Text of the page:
For China, involving more than 60 countries in a mega project involves a great deal of diplomacy and capital investments to outbid any potential competition by a single nation or a combination of countries. In January 2016 Iran was the first port of call as President Xi Jinping of China embarked on a tour of the Middle East. The timings of the visit were significant because Iran had just come out of the debilitating sanctions regime.[18] In a clear display of impartiality and peace for all, he proceeded to Saudi Arabia and Egypt.

There has been abundant criticism of the Chinese project from USA and that could be one possible reason for Indian indifference to this initiative. Some China watchers in USA have made light of the Chinese move as a publicity stunt to depict itself as a benevolent power, and to add gloss to the legacy of Xi’s legacy, as he struggles to control his unwieldy country (sic).[19]  

India has a lot to level up with China, as shown in Table 1 i.e. It has the largest trade deficit with China amounting to over $48 Billion in financial year 2014 – 15.[20]

Table 1 – Top 5 Indian Trade Partners 2013-2014

India is already using Sri Lankan ports developed by China.[21] However, in order to redraw its lines of economic benefit and influence India needs to think in long term and act short term.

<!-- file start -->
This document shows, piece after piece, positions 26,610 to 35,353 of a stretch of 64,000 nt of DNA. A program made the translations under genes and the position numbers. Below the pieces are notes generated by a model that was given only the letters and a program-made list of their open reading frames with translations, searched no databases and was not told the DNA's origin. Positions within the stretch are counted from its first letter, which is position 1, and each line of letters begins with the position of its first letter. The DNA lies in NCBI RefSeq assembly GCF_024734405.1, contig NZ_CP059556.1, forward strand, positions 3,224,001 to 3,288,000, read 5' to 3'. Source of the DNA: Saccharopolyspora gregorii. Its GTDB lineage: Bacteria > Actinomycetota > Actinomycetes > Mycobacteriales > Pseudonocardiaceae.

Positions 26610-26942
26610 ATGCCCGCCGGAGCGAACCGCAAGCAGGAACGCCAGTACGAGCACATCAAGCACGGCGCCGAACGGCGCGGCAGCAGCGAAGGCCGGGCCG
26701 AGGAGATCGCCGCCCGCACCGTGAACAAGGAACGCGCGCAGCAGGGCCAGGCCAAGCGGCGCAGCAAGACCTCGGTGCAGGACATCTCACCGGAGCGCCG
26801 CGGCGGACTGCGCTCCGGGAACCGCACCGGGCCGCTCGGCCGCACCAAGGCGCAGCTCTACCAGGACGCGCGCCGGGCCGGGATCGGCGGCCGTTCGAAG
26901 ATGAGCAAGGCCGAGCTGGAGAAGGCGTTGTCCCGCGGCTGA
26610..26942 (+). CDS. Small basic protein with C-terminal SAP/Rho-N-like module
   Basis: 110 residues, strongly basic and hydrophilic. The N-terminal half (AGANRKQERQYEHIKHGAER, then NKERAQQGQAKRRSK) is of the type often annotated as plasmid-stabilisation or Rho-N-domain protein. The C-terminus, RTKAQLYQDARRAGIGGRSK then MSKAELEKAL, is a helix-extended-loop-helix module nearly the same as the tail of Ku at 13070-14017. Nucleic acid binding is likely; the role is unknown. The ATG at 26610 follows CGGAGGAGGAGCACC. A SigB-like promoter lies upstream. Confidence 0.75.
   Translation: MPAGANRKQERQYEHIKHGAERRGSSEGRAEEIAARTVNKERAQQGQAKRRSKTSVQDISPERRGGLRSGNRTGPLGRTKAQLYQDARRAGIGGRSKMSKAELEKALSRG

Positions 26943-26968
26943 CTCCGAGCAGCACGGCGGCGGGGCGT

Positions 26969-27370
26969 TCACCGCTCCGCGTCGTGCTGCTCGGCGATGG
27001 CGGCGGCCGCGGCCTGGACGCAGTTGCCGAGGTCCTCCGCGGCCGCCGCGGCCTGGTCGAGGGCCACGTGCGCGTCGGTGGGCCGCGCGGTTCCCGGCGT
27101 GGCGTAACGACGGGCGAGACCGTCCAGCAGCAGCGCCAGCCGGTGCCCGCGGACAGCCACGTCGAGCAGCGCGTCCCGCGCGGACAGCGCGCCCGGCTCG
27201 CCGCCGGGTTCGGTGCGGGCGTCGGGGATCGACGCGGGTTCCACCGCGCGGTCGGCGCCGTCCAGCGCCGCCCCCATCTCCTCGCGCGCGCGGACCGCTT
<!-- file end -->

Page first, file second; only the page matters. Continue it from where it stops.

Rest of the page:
Indian Economic Aspirations

India has been working hard on increasing its domestic economic outlook as well as inviting foreign investments. To this end it has developed multiple bilateral and multilateral economic alliances within the immediate region and beyond. Besides affording India a reasonable degree of economic advantage it has accrued multiple political and commercial advantages. The general trend of Indian economic activity gives the drift of its aspirations and ambitions. Some of these tendencies have been identified as excluding Pakistan and concluding bilateral and multilateral treaties with other countries of the region:-

Indian Ocean Rim Association (IORA). India is very possessive about the Indian Ocean. It considers it as a preserve of India. Pakistan has been kept out of this association. The Indian Ocean Rim Initiative was launched in March 1995, and the creation of the Indian Ocean Rim Association (then known as the Indian Ocean Rim Association for Regional Co-operation) two years later, in March 1997. IORA has currently 21 Member States and 7 Dialogue Partners, including countries as far away as South Africa and Australia.[22] This organization has been created with a view of undermine the potential influence of South Asian Association Regional Cooperation (SAARC). More of which will be discussed subsequently.

The Bay of Bengal Initiative for Multi-Sectoral Technical and Economic Cooperation (BIMSTEC). BIMSTEC is the second initiative that excludes Pakistan. It joins countries of South and South East Asia. These are: Bangladesh, India, Myanmar, Sri Lanka, Thailand, Bhutan and Nepal.[23]

The Chahbahar Port Project. Modi government has promised to invest a sum of US $ 500 million in the Iranian port of Chahbahar. The India – Afghanistan – Iran agreement of trade through this port, can actually benefit both India and Pakistan through the Chahbahar – Gwadar connection.[24]